Mosquito-Transmitted Epidemics: Dengue, Chikungunya and West Nile in the United States and Mexico
Matthews, Kirstin R.W.
Herricks, Jennifer R.
West Nile, dengue, and chikungunya are all caused by arthropod-borne viruses (arboviruses), which are transmitted primarily via mosquitos. In total, they result in more than 100,000 annual infections in the United States and Mexico. This number is predicted to increase as the mosquito populations carrying arboviruses move northward due to climate change and general migration of the mosquitos and infected individuals. Unlike other neglected tropical diseases (NTDs) that are more common in rural areas, these arboviruses are often found in poor urban areas as well as suburbs and more affluent neighborhoods. Despite the increasing risks in the United States and Mexico, policymakers have made little effort to prevent future outbreaks. The US and Mexican governments should collaborate towards comprehensive vector control programs and awareness campaigns for these mosquito-transmitted diseases. Furthermore, additional research on preventative measures, including the development of vaccines, would dramatically limit the spread of these debilitating diseases.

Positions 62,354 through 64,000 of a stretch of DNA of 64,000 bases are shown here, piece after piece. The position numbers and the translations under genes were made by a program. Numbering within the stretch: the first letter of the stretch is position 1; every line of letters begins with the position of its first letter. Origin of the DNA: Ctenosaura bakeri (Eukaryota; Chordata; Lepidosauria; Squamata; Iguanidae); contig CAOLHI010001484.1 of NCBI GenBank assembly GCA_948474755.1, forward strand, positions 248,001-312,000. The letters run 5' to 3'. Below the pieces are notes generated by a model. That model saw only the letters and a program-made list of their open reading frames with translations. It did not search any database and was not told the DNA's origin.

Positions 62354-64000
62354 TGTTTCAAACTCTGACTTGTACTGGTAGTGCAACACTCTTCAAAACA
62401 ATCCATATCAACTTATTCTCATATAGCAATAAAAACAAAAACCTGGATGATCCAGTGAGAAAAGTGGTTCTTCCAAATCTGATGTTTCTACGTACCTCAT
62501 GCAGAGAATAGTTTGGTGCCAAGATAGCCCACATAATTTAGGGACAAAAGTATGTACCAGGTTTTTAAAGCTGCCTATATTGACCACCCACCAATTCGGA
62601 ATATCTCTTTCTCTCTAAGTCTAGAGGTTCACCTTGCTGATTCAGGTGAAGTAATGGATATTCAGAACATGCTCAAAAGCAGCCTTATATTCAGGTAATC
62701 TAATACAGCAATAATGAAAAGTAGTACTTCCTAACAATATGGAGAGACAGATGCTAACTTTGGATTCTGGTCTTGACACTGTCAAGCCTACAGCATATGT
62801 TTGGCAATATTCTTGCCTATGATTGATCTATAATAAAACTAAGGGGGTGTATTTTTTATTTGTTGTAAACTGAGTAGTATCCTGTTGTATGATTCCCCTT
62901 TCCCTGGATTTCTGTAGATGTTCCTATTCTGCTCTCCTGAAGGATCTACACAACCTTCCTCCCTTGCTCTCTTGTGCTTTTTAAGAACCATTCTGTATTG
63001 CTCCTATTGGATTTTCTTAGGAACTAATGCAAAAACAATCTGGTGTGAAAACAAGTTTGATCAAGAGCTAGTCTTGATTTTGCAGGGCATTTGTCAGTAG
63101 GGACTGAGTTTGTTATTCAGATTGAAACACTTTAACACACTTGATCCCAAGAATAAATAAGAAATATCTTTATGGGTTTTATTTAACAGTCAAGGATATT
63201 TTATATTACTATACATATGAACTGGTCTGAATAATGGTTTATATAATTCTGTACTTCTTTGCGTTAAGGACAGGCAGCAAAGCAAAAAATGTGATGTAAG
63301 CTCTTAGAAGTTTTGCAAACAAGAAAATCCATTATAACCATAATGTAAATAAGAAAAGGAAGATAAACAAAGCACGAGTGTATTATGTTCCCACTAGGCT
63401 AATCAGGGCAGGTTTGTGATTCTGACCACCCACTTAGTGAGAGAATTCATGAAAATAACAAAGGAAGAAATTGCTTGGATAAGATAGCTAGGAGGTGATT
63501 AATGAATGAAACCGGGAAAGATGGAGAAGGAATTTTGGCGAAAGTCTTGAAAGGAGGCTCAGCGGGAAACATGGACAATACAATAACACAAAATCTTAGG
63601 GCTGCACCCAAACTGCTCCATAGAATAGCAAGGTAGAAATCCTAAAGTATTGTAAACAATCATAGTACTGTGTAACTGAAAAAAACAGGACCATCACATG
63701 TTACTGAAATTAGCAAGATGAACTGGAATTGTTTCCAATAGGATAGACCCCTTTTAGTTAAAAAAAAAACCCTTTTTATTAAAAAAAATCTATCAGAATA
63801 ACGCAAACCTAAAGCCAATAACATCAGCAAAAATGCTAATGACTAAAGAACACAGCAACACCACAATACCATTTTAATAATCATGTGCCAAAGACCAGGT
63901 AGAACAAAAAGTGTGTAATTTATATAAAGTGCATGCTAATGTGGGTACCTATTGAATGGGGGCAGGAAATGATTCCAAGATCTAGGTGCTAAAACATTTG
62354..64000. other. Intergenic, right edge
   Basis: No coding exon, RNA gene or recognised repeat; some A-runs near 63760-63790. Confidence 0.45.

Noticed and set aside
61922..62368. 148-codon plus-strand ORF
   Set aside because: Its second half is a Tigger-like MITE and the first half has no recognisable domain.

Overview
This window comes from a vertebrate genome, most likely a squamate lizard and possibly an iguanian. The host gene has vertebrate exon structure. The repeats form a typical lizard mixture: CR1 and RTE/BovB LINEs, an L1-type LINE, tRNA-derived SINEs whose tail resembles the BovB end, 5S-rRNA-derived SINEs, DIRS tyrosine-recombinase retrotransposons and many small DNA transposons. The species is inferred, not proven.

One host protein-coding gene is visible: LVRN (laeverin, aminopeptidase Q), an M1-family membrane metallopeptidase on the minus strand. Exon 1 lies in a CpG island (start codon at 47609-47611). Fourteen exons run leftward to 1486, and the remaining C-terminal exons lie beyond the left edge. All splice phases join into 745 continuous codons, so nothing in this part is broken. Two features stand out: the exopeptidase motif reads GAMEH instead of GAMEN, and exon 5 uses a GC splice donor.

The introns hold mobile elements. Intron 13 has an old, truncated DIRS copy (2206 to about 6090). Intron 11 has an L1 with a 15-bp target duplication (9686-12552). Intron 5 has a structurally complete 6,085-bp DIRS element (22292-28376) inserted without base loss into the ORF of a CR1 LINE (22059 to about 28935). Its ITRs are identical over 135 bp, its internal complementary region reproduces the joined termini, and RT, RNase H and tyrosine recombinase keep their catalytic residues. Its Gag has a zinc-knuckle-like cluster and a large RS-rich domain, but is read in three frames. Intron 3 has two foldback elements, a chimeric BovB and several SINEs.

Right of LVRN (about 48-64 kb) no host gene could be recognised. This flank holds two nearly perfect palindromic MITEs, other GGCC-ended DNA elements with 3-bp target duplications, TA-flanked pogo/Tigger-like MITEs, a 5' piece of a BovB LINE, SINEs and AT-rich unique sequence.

Citable link to this pagehttp://hdl.handle.net/1911/90825
Link to Baker Institute Research Libraryhttp://bakerinstitute.org/research/mosquito-transmitted-epidemics-dengue-chikungunya-and-west-nile-united-states-and-mexico/
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- Health and Bioscience